• review the payroll debit card network to ensure that employees will have access to wages through in-network ATMs and adequate access to customer service,

  • prepare a compliant notice to provide to employees regarding payroll debit cards, and

  • train human resources personnel and payroll departments to provide the proper notices and obtain the proper informed consent before beginning payment through payroll debit cards. 

[1] The Report recommended that any legislation regulating payroll debit cards should include the following:

  • informed consent before an employer can pay wages using a payroll debit card;
  • sufficient notice of the terms and conditions of the payroll debit card;
  • the requirement that the employer select a vendor that:
    • provides free access to wages, with at least one free network of ATMs and a limited number of out-of-network ATMs to access wages;
    • does not charge overdraft or negative balance fees or fees for common transactions, such as ATM balance inquiries and signature credit transactions; and
    • provides free customer service;
  • sufficient access to account information;
  • the requirement that, at termination of employment, employers provide the cardholder employees with written notice incorporating the terms and conditions of the card;
  • prohibitions against allowing employers to receive any portion of fees collected by the vendor associated with payroll debit cards; and
  • the requirement that employers respect employee privacy.

[2] If the employee is covered under a valid collective bargaining agreement that “expressly provides the method or methods by which wages may be paid to employees,” the Proposed Regulations also require that the employer obtain the approval of the union before paying employees by payroll cards.

[3] These options include paper check, direct deposit, and payroll debit card.

[4] The Consumer Financial Protection Bureau (“CFPB”) published a bulletin in September 2013 to remind employers that choose to utilize payroll cards of the requirements set forth in the Electronic Fund Transfer Act (EFTA), 15 U.S.C. § 1693 et seq., and Regulation E, 12 C.F.R. § 1005 et seq. The CFPB noted that employers cannot require their employees to receive wages on a payroll card. Additionally, state laws generally govern which alternative payment options employers are required to offer and specific guidance may be promulgated for the use of payroll cards, like the New York Proposed Regulations.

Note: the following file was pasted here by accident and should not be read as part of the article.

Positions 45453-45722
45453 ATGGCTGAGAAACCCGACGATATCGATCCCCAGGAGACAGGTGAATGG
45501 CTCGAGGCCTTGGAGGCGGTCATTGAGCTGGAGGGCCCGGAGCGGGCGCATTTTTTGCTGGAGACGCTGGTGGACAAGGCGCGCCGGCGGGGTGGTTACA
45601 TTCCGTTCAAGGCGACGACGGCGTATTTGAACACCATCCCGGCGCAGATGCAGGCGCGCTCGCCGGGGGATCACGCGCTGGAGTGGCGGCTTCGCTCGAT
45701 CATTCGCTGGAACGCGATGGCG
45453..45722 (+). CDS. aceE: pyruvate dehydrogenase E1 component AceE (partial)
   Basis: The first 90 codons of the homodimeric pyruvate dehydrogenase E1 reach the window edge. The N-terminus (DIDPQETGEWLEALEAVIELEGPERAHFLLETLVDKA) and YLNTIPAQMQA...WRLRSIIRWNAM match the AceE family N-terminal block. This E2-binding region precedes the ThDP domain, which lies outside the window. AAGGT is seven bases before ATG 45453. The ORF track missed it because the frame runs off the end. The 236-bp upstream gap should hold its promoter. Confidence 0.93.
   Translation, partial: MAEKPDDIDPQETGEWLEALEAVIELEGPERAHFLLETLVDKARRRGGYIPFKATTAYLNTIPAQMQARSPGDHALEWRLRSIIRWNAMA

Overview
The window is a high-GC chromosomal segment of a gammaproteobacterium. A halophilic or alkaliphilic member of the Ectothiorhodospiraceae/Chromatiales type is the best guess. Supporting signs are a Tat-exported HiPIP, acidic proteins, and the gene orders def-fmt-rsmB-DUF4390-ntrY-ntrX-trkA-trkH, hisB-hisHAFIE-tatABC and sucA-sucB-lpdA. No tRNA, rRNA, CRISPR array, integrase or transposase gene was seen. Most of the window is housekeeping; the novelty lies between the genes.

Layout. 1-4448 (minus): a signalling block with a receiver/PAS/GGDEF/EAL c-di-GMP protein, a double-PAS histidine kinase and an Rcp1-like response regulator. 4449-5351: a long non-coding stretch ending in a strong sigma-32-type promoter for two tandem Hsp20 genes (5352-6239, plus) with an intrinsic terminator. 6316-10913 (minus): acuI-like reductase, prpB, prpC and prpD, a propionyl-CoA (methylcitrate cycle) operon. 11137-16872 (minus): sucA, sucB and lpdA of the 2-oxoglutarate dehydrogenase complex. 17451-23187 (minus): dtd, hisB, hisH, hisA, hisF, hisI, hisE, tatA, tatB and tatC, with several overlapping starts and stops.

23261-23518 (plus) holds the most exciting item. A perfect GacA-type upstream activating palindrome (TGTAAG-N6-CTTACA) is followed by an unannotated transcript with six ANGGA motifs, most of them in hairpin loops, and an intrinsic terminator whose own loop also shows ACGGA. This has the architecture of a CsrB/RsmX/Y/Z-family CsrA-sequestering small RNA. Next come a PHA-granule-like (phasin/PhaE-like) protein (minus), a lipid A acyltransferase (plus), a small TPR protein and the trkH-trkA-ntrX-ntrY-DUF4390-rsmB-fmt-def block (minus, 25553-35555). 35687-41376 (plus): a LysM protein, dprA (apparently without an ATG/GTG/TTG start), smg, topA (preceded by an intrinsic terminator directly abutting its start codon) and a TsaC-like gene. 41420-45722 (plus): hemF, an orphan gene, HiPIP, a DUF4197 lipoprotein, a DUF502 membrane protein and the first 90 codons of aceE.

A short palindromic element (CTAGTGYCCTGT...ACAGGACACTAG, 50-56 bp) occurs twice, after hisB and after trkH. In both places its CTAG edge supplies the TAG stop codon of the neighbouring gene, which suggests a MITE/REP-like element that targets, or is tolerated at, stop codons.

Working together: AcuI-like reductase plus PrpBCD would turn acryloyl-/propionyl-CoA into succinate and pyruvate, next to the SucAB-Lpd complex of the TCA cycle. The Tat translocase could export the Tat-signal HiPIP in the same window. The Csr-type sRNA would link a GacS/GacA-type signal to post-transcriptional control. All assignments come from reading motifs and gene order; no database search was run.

[5] Among the states that have passed legislation regulating payroll debit cards are Hawaii, Illinois, and Nebraska. However, many states currently have pending legislation regarding payroll debit cards. Additionally, in others, state agencies have been promulgating regulations to provide guidance for employers utilizing payroll cards.

©2021 Epstein Becker & Green, P.C. All rights reserved.National Law Review, Volume V, Number 195

About this Author

Dean L. Silverberg, Epsetin Becker Green, Employment Matters Attorney,

DEAN L. SILVERBERG is a Member of the Firm in the Labor and Employment practice, in the firm's New York office. He practices both public and private-sector labor and employment law, and is actively involved in employment and workplace tort litigation, labor arbitration, collective bargaining negotiations, wage and hour audits, and human resource consultation and management. 

Jeffrey H. Ruzal, epstein becker green, new york, fair labor, employment

JEFFREY H. RUZAL is a Member in the Labor and Employment practice, in the New York office of Epstein Becker Green.

Mr. Ruzal's experience includes:

  • Representing employers in employment-related litigation in federal courts and before administrative agencies

  • Representing employers in the defense of putative collective actions under the Fair Labor Standards Act and class actions under the New York State Wage and Hour Law

  • ...

Nancy Gunzenhauser Popper Labor Employment Attorney Epstein Becker Law Firm
Member of the Firm

NANCY GUNZENHAUSER POPPER is a Member of the Firm in the Employment, Labor & Workforce Management practice, in the New York office of Epstein Becker Green.

Ms. Popper:

  • Counsels clients on compliance with EEO laws, the Americans with Disabilities Act, the Family and Medical Leave Act, worker classification issues, and other federal, state, and local statutes governing the workplace

  • Advises employers in all facets of the employment relationship, from pre-employment considerations and hiring to terminations and post-employment...